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Be active witnesses of Jesus’ life-giving presence in the world

Bishop Francis Alleyne

Bishop Francis Alleyne OSB of Georgetown has given the following Easter message via the Catholic Standard publication: My Easter greeting to all the faithful and to all people of goodwill. Every time we participate in the celebration of Mass, the celebrant, at the consecration, says the words, “Do this in memory of me”, words of Jesus to His disciples at the Last Supper.

The Synoptic Gospels (Mt, Mk, Lk) and St Paul’s letters give us these words of Jesus in their narrative of those last hours that Jesus spent with His disciples.

In the Gospel of John those words are implied in connection with the washing of the feet when Jesus instructs His disciples to wash each other’s feet as He did to them and that later they will come to a fuller understanding of what this gesture means. An important operative word of Jesus to His disciples is “do”.

Already, in preceding chapters in the Gospels we are told of where Jesus took twelve of His disciples and made them apostles and sent them out to engage people and bring them peace, healing and the awareness of the closeness of God’s Kingdom saying to them “the harvest is rich, but the labourers are few” (Mt 10:1 ff, Mk 3:13 ff, Lk 9:1 ff).

There is an upgrade from disciple to apostle, from following/learning to engaging and giving and ministering. That is Easter. Jesus specified what had to be done and how it had to be done.

In the last moments that Jesus spends with His disciples/apostles, anticipating His separation from them, He passes the mantle, entrusts them with full responsibility to “do”; do what He did, and do it in His memory.

The call, the mandate, the identity of the disciple and apostle is doing. Christianity is synonymous with action.

Memory/memorial/remembrance is another prominent and pertinent word that Jesus chooses and includes in His final discourse. What He asks of His disciples is that they would do what He did with the same spirit, with the same passion as if He was living in them. St Paul would later on say, “I live now not with my own life but with the life of Christ who lives in me” (Gal 2:20).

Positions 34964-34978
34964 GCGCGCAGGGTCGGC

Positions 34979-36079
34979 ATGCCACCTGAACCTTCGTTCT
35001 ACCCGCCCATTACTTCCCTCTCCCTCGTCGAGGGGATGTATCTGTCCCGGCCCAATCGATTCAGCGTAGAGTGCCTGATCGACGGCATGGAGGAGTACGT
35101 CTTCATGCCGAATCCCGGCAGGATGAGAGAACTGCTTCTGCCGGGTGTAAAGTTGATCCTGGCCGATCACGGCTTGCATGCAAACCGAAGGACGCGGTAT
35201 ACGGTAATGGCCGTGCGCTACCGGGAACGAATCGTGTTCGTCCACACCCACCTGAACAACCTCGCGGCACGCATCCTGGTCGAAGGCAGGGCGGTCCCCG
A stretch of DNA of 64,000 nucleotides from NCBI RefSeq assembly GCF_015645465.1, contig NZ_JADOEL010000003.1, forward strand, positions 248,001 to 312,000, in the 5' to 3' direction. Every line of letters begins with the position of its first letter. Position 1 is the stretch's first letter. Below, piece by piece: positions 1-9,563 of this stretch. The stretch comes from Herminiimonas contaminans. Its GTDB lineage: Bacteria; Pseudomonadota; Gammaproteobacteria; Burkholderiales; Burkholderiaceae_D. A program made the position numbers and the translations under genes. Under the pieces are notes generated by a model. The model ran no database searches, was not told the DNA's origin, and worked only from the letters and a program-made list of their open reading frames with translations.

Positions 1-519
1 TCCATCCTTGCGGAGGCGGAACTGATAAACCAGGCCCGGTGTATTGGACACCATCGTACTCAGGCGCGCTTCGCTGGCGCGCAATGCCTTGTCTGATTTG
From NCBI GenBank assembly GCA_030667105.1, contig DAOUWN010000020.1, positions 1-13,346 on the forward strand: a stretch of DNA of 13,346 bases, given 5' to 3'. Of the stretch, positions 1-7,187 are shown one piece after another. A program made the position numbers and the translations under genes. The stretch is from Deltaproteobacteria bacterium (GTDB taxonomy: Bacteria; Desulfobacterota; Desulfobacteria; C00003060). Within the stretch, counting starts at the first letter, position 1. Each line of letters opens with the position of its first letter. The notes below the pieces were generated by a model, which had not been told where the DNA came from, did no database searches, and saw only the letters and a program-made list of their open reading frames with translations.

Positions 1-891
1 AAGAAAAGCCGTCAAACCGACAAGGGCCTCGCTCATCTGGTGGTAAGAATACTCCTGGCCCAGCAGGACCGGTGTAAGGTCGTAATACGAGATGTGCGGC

That memory/memorial/remembrance is our surrender, at the same time, our desire to walk with firm steps on the path that Jesus Himself walked.

Another very special word in Jesus’ discourse is “covenant”. As the disciples with Jesus recalled the Passover in which the people of Israel with Moses and in ritual declared their belongingness and commitment to their God, Jesus, with ritual, establishes a New Covenant; one that would seal the communion and commitment between God and His people by doing, doing the ritual frequently but very importantly doing all that Jesus did in the same manner, in the same spirit with which Jesus Himself reached out to and encountered His brothers and sisters.

Easter is always a celebration of life; new life, life greater than death, life to the full. It is celebrating the expansiveness of life, and the things that we are called to do to bring this about.

Jesus’ encounter with people always left them in a better state, a better place; healed and free and reinstated with fuller access to opportunity. We, as followers and disciples bearing the name Christian, are called to do this, with commitment and resolve, in memory of Him.

My Easter wish to all is that our feasts and days of Easter into Pentecost and beyond will bring us to deeper knowledge of and insight into all that Jesus did and that we, in covenant and in memory of Him, will increase in being active witnesses of His life-giving presence in this world.